Early Voting in Miami - What You Need To Know

Mar 3, 2016

Florida is one of 13 states with a closed primary. That means in order to take part in the March 15 primary one must be registered either as a Democrat or a Republican. 

We spoke with Christina White who is running the Miami-Dade County elections office through this month's primary before being named the official supervisor of the office later in May. She spoke about some of the changes voters can expect to find, that should make the process much smoother.

What do you imagine is going to happen come March 15 and there are people who want to vote and want to challenge the closed primary? 

Invariably that will happen during early voting and on Election Day. It does tend to be in primary elections because not everybody does understand the concept of a closed primary. So one of our most important messages leading up to the election is that our voters check what party they're registered as on our website. You just put in a few simple pieces of information about yourself. It will show you or your registration status as well as your party. 

Ballots and all voting material sits in the Doral Elections Office before heading out to precincts.
Credit WLRN staff

There have been complaints in the past in Miami-Dade. In 2012 there were reports of long lines and some people complained that they would show up at the polls and some of the machines weren't working. What can you say about how past issues have been resolved?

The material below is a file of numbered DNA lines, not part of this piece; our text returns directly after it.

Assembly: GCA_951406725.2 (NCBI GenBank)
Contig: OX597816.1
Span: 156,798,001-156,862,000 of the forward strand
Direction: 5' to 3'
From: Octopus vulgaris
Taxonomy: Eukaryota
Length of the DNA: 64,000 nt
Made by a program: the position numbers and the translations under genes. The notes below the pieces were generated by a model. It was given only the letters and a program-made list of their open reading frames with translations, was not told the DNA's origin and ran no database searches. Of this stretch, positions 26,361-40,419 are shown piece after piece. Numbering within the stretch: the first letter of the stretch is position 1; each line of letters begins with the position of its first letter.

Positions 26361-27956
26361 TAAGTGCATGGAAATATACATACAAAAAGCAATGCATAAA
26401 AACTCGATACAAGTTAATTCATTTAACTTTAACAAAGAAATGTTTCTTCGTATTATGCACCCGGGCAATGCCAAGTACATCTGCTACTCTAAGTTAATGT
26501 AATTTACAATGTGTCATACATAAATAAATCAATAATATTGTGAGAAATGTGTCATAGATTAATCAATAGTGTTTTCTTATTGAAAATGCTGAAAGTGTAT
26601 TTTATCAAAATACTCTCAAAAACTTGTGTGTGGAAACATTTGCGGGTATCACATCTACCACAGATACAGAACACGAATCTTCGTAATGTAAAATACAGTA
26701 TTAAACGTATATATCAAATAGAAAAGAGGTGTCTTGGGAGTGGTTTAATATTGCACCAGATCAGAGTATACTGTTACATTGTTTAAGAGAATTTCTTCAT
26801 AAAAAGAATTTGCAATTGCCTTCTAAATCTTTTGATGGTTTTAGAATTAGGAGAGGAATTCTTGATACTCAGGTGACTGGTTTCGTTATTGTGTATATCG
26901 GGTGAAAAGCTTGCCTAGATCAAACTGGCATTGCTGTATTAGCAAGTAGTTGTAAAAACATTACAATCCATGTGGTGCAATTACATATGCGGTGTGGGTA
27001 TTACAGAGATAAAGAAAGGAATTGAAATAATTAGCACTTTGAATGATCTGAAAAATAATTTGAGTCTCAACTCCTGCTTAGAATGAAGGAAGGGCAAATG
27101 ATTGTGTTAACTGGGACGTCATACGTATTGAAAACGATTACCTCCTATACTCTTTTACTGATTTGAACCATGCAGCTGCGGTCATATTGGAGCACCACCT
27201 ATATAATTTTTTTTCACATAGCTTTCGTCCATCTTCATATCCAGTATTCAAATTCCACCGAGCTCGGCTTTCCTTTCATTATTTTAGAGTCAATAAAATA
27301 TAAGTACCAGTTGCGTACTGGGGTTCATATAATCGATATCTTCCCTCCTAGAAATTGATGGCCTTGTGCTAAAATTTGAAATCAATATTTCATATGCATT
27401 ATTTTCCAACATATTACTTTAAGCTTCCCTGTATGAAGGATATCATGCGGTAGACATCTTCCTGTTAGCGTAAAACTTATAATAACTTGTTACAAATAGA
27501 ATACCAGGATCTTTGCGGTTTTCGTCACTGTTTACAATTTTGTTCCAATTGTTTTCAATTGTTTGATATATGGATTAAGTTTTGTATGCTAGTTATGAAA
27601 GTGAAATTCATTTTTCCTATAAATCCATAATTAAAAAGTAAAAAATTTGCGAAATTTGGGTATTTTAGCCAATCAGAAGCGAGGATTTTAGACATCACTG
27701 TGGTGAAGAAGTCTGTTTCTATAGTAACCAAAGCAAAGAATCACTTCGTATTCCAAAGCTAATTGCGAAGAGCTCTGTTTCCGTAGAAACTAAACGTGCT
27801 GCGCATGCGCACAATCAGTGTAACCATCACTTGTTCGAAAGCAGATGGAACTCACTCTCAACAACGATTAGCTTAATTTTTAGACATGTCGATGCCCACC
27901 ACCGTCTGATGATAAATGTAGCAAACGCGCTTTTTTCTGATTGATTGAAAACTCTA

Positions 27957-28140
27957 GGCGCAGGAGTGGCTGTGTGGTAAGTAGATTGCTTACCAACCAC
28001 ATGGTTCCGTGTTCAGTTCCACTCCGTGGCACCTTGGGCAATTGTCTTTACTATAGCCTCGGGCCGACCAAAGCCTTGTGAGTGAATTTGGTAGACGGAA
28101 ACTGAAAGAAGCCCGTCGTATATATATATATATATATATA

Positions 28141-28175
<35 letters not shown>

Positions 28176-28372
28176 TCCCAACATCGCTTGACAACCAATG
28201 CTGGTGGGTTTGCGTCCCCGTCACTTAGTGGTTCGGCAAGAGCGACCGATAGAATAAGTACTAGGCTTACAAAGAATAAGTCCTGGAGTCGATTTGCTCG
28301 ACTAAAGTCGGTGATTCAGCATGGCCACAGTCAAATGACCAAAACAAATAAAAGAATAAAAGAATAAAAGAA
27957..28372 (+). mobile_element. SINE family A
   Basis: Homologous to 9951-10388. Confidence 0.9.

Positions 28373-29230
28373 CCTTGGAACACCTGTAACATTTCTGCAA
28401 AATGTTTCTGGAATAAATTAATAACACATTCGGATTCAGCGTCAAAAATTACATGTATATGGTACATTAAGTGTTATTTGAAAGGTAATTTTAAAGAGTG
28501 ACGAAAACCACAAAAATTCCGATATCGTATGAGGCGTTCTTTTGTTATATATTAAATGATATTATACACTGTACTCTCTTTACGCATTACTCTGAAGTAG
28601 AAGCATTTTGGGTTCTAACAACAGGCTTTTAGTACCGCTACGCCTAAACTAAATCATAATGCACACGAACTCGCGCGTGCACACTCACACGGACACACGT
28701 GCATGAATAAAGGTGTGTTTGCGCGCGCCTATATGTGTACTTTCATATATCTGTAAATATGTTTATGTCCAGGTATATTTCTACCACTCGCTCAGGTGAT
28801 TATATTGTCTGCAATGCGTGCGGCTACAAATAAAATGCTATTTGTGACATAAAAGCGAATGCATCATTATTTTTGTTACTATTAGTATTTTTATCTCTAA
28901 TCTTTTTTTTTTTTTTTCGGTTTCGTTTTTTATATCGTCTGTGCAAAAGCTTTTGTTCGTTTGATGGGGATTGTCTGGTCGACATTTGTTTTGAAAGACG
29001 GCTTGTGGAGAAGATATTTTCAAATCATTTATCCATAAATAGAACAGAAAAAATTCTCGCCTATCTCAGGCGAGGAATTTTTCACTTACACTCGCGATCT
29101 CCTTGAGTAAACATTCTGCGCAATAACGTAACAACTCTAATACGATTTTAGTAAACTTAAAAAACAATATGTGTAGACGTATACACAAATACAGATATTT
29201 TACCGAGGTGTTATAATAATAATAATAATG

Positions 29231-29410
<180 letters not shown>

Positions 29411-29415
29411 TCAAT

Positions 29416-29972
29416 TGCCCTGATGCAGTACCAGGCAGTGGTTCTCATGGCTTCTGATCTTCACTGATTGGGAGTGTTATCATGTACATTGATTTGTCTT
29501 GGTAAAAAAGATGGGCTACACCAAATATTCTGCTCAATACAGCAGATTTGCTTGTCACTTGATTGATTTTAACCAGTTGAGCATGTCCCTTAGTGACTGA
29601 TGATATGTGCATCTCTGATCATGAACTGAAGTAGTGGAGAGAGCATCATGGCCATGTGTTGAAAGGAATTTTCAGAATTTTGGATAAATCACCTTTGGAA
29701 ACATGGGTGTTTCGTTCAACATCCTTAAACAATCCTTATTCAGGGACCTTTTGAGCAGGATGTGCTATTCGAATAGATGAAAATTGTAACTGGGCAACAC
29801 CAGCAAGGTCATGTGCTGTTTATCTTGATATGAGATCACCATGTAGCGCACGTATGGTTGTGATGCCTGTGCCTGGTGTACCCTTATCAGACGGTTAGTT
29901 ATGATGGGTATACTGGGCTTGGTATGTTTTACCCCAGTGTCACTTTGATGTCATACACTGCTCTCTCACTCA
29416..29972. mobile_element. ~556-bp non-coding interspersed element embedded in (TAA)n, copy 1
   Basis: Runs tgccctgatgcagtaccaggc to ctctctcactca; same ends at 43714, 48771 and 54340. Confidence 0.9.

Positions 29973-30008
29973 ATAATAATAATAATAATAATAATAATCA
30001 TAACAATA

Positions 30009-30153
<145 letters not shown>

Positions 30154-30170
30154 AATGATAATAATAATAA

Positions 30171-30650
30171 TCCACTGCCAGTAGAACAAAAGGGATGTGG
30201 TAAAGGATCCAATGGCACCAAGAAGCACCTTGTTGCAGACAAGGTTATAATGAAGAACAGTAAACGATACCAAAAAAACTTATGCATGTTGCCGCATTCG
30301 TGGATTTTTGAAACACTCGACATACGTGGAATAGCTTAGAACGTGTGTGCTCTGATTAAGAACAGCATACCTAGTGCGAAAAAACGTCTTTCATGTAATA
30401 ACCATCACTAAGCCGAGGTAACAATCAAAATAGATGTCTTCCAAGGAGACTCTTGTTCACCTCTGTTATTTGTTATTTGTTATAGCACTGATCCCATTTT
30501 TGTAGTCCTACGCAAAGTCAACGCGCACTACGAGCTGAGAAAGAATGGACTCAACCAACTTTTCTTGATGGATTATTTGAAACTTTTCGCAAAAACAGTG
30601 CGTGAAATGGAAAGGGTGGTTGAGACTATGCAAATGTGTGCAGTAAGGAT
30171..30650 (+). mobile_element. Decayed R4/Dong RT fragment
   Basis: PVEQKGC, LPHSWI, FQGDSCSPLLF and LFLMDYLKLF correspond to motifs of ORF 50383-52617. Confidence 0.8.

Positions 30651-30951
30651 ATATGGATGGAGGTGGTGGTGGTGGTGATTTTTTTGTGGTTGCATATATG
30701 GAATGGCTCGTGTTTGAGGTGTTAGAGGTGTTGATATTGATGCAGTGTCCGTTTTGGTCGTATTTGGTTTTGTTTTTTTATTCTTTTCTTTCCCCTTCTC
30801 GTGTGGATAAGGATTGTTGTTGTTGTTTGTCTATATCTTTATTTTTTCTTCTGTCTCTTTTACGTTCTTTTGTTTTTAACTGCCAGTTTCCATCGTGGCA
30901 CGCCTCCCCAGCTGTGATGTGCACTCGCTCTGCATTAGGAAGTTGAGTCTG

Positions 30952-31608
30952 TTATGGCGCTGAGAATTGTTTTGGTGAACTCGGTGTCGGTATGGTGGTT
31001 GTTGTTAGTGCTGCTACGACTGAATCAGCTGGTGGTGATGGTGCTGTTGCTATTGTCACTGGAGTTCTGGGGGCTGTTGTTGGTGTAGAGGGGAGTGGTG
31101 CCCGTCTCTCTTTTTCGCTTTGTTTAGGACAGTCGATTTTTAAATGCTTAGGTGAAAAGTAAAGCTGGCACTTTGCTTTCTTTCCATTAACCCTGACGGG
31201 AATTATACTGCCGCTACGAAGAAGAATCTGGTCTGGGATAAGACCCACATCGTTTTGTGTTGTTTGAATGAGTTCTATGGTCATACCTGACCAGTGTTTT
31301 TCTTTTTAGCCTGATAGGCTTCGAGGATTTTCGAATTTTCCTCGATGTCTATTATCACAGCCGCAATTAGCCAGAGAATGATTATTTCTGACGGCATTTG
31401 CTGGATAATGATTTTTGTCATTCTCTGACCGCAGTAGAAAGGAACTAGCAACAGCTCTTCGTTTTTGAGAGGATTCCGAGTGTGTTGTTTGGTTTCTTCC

We have better distributed our voting population. That's probably going to be one of the biggest things that we've done that will have an impact that voters will see when they go out in the polls. So we did this through the process called re-precincting. And what that basically means is that we looked at the number of people that were assigned to our various polling locations and made a determination if that polling location can accommodate the number of voters that are there and, if not, we redistributed them. So in the end we added 46 polling locations to better distribute the number of people that are turning out. In addition to that, we now have an electronic check-in system—very different from 2012. In 2012 it was a paper-based system where we had to look up your name alphabetically; you had to go into the line that was specific to your last name. That has all been replaced by an electronic system where we take your driver's license or Florida I.D., we swipe it and your voter record comes up very quickly. It doesn't matter which one you go to. And we'll be able to process you much quicker than in the past so, I think those two things are going to have a dramatic difference on lines. And for this election in the primary in terms of early voting, we have gone back to the full 14 days. In 2012 it was only eight days, so it was more people coming to 20 sites within a condensed period of time. For this election we've expanded to the 14 days again which is the maximum allowed by law. In the presidential election, not for this one, but in the presidential election we're actually adding 10 additional sites, so that should make it even more convenient for early voters.